Federal Rule of Civil Procedure 56(a) provides that summary judgment should be granted "if the movant shows that there is no genuine dispute as to any material fact and the movant is entitled to judgment as a matter of law." Fed.R.Civ.P. 56(a) (emphases added). "A dispute is genuine if a reasonable jury could return a verdict for the nonmoving party.'" Libertarian Party of Va. v. Judd, 718 F.3d 308, 313 (4th Cir. 2013) (quoting Dulaney v. Packaging Corp. of Am., 673 F.3d 323, 330 (4th Cir. 2012)). "A fact is material if it might affect the outcome of the suit under the governing law.'" Id. (quoting Anderson v. Liberty Lobby, Inc., 477 U.S. 242, 248 (1986)). Accordingly, "the mere existence of some alleged factual dispute between the parties will not defeat an otherwise properly supported motion for summary judgment[.]" Anderson, 477 U.S. at 247-48. The court must view the evidence in the light most favorable to the nonmoving party, Tolan v. Cotton, 134 S.Ct. 1861, 1866 (2014) (per curiam), and draw all reasonable inferences in that party's favor, Scott v. Harris, 550 U.S. 372, 378 (2007) (citations omitted); see also Jacobs v. N.C. Admin. Office of the Courts, 780 F.3d 562, 568-69 (4th Cir. 2015). At the same time, the court must "prevent factually unsupported claims and defenses from proceeding to trial." Bouchat v. Balt. Ravens Football Club, Inc., 346 F.3d 514, 526 (4th Cir. 2003) (quoting Drewitt v. Pratt, 999 F.2d 774, 778-79 (4th Cir. 2003)).

Queen claims MCI-H violated his procedural due process rights by denying him a hearing before requiring him to send away, destroy, or donate his non-allowable property. His claim fails.

To begin, Queen misreads the applicable prison regulations. OPS 220.0004.05(A)(2) specifically provides that "[p]roperty in the possession of an inmate that exceeds established limits is subject to confiscation and disposition according [to] procedures for handling and disposition of inmate property." Queen's non-allowable property was, in fact, handled in accordance with the procedures described in MCI-H ID XXX-XXXX-X. And the provision providing that property be held for 120 days prior to destruction, OPS 220.0004.05(F)(9), is limited to property deemed contraband, and Queen's property was not contraband. For the same reason, OPS 220.0004.05(G), which provides inmates the right to a hearing on forfeiture of property confiscated as contraband, is also inapplicable.

Further, the disposal of Queen's non-allowable property followed a disciplinary adjudication in which Queen pled guilty to possession of a telecommunications device, and agreed to 225 days of disciplinary segregation.[3] (Inmate Hearing Record 2, ECF No. 24-1.) The disposal of his non-allowable property was not an additional sanction but rather flowed from his disciplinary segregation. This is so because MCI-H agrees to store only some of a prisoner's possessions while that prisoner is in disciplinary segregation, and the characterization of some of Queen's property as non-allowable for storage followed established, permissible prison procedure. Further, as Queen readily admits, he accessed a meaningful hearing procedure through the grievance process following the disposal of his property.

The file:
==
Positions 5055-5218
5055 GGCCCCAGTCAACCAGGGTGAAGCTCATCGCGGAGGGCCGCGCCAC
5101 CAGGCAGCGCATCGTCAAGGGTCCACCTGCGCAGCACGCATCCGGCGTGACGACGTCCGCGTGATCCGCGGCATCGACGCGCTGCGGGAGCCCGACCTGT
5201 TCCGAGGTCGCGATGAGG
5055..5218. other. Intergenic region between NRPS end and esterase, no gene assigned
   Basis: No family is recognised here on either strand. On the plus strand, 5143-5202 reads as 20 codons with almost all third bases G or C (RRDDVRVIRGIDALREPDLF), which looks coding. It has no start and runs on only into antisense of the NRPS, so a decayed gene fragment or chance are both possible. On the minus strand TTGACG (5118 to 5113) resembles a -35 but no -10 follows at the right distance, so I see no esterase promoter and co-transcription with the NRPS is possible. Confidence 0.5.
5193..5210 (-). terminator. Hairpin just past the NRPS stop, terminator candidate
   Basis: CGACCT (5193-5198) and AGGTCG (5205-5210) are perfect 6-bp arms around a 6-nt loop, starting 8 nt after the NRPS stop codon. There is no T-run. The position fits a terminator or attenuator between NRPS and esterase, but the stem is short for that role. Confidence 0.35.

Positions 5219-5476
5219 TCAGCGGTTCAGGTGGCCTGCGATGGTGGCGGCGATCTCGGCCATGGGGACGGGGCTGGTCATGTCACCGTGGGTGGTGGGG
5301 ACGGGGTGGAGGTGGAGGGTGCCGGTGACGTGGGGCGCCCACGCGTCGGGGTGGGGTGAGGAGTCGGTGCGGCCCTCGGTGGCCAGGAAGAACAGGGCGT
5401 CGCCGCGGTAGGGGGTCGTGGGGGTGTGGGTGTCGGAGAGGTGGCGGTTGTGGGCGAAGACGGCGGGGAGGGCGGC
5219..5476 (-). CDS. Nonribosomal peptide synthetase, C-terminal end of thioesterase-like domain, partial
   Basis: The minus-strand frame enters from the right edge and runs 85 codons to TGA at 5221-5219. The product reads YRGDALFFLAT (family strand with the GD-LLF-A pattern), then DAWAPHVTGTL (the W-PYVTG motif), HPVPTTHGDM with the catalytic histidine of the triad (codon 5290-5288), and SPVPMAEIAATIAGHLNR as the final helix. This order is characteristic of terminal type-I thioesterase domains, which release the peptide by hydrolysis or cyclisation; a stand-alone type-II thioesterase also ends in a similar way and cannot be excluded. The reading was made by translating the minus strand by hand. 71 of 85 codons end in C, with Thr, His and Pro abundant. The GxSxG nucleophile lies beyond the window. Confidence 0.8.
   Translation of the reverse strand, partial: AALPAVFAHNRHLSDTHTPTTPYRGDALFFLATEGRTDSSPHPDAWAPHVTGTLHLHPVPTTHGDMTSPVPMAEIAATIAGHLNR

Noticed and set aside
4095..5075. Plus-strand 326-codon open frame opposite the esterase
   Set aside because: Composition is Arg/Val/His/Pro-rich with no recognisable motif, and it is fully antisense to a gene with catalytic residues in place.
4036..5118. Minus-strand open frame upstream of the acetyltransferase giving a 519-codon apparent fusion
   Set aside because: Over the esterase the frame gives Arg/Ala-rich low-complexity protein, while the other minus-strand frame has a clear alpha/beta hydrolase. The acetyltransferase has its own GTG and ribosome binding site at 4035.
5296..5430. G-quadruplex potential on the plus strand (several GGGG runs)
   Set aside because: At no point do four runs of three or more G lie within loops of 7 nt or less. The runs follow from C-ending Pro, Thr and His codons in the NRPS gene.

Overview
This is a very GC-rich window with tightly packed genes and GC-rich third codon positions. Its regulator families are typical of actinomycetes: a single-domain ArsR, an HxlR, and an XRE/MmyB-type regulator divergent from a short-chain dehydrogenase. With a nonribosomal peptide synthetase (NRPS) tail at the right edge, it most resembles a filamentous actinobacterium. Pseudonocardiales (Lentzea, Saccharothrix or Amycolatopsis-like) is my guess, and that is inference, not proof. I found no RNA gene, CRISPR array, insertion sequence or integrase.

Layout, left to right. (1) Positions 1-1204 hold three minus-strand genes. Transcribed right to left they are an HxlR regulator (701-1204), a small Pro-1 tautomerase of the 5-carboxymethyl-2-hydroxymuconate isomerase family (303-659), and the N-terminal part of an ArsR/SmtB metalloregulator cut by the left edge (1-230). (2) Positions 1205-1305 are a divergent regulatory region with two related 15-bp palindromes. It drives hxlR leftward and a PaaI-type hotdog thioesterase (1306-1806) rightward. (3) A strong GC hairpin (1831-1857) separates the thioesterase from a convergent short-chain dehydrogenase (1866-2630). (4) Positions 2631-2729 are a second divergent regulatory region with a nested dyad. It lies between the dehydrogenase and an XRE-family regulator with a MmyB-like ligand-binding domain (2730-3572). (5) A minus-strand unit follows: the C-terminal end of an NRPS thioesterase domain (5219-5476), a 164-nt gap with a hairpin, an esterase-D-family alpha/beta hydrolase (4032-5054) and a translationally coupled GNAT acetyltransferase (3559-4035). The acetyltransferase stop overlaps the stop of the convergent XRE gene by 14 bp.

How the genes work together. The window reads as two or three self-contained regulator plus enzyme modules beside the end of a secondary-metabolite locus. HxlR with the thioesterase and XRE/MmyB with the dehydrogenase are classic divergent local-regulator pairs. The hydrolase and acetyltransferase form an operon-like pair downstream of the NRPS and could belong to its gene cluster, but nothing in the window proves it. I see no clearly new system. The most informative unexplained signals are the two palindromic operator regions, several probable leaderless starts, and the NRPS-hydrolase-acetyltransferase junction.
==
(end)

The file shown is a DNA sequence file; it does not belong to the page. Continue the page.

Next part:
Finally, it is not clear that Queen suffered a cognizable property deprivation. Due process generally requires that a state actor not deprive someone of a cognizable property interest without first providing notice and an opportunity to be heard, before the deprivation occurs, if practicable. See Parratt v. Taylor, 451 U.S. 527, 541 (1981). That rule, however, presupposes that a deprivation has taken place. The Tenth Circuit has flatly held that a prisoner is not "deprived" of property when he is given the option of sending it "to a place of his choosing, " reasoning that "[w]hile an inmate's ownership of property is a protected property interest that may not be infringed without due process, there is a difference between the right to own property and the right to possess property while in prison." Hatten v. White, 275 F.3d 1208, 1210 (10th Cir. 2002). Similarly, the Seventh Circuit has questioned whether a prisoner "allege[d] an actual deprivation of his property" when the prison sent several books he had ordered to a member of his family rather than allowing him to possess them in prison. Munson v. Gaetz, 673 F.3d 630, 638 (7th Cir. 2012). See also Pryor-El v. Kelly, 892 F.Supp. 261, 271 (D.D.C. 1995) ("Where an inmate's personal property is seized and sent to an address of his choosing, such action is not a deprivation."). MCI-H gave Queen the option of sending those items of his property deemed non-allowable to the address of his choosing. In so doing, MCI-H interfered only with his right to possess that property within the prison, not with his actual ownership of it. It is therefore not clear Queen suffered a cognizable deprivation within the meaning of the Due Process Clause of the Fourteenth Amendment.[4]

CONCLUSION

For the reasons stated above, the defendants' motion to dismiss or for summary judgment, treated as a motion for summary judgment, will be granted. A separate order follows.